If we’re being honest, nothing fronted by Courtney Love could ever be less than iconic. That said, Hole‘s sophomore album, Live Through This, is particularly standout. The record expanded on their already established thrash-y punksound, incorporating grungeelements and catchy hooks. For good reason, it pushed the band into the mainstream alternative spotlight. Of course, Love, with all of her glorious, feministic aggression, was front and center.
No ’90s playlist is complete if it doesn’t include the Cranberries. That’s just fact. Regardless of where you stand on “Zombie,” it’s hands-down one of the most iconic songs to come from the decade. Of course, No Need To Argue was pretty memorable as a whole. Propelled by vocalist Dolores O’Riordan‘s stylistic yodeling, the record pulled a sort of folk-rock quality into a scene that otherwise generally lacked the flair.
Alanis Morissette had started gaining steam in the Canadian music scene years before releasing Jagged Little Pill. However, her preceding two albums were grounded in dance-pop roots that feel oddly reminiscent of Robin’s past in How I Met Your Mother. JLP diverged considerably, introducing the world to the unique, grunge-informed blend of ’90s pop-rockthat we’d come to know her for. Its breakout global success cast Morissette as a woman on the forefront of alternativemusic for years to come.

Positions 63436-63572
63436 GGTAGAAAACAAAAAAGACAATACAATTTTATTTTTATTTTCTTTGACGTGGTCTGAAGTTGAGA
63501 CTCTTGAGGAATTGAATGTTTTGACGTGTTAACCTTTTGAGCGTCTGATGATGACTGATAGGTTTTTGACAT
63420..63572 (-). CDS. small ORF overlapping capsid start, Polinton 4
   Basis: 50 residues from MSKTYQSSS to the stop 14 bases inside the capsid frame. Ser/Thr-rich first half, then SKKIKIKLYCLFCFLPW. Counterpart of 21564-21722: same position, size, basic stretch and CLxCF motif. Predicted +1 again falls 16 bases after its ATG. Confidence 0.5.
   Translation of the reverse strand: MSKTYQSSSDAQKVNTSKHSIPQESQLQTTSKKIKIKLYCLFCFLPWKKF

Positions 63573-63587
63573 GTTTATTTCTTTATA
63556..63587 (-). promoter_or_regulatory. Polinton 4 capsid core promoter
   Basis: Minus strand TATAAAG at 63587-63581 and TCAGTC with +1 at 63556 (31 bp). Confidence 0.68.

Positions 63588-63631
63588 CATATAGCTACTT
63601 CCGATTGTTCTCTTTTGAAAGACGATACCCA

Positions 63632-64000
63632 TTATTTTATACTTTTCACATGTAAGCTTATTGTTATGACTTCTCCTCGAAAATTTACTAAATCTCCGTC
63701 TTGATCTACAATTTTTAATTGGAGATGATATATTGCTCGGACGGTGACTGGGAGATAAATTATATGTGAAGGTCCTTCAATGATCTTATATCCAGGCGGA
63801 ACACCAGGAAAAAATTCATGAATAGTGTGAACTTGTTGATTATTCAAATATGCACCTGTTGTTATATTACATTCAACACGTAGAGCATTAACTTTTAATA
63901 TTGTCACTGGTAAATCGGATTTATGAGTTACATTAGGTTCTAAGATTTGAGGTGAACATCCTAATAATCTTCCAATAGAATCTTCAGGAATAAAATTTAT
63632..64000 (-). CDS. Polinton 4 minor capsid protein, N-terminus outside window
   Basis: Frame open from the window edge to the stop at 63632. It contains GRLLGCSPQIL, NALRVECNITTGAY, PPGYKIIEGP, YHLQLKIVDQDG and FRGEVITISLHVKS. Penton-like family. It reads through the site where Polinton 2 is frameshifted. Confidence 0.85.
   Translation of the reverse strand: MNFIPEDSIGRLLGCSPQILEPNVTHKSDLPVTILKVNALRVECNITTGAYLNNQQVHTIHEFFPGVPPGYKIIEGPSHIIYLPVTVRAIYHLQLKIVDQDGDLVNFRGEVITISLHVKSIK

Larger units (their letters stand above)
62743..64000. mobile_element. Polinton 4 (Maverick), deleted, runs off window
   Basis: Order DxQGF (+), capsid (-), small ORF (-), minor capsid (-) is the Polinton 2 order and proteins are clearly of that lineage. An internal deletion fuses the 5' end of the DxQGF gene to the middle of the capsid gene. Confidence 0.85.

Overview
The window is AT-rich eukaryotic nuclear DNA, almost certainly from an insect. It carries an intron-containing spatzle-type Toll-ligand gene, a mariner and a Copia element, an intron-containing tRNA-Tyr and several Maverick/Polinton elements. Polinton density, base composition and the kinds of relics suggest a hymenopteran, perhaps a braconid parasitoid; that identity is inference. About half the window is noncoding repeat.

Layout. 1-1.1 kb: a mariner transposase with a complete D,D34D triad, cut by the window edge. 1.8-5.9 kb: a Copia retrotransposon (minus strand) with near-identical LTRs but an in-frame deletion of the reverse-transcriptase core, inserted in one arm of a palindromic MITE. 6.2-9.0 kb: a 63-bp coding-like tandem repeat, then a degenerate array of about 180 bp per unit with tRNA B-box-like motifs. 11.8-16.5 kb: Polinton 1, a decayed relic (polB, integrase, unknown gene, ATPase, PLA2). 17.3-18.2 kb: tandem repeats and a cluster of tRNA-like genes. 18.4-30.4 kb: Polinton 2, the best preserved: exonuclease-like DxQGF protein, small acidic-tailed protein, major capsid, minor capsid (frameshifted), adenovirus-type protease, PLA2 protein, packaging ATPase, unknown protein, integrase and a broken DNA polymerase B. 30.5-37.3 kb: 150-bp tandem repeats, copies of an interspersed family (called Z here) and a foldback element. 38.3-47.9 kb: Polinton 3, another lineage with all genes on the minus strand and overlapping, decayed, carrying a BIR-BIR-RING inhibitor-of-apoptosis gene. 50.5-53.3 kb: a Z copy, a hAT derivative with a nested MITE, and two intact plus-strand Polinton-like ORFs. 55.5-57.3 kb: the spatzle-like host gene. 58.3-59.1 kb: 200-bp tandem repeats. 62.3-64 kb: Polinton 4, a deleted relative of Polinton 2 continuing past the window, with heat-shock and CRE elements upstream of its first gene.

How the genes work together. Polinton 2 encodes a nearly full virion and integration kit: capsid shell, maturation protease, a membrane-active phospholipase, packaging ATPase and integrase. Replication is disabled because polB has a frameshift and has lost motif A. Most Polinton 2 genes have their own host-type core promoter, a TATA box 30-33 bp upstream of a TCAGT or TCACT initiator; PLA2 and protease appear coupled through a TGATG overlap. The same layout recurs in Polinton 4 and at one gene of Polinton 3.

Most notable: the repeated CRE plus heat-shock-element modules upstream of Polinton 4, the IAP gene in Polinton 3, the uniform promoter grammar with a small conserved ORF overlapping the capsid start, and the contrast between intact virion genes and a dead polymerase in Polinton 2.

In any realm outside of alternative music, the phrase “you sound like garbage” is going to be at least mildly insulting. When addressing alt-rock bands, though, it’s a compliment of the highest order. Garbage made their iconic debut with their self-titledalbum in 1995, finding immediate success with its danceable, grunge-y take on alt-rock. Genre-defying and hooky as hell, the sounds present on the album continue to inform alternative efforts, even decades later.
PJ Harvey took what we knew about the ’90s mainstream alternative wave and made it her own. Her third album, To Bring You My Love, harnessed her dark and brooding prowess and took it into blues-heavy territory. It was a unique beast that rightfully cast Harvey as a beacon of both eloquence and edge.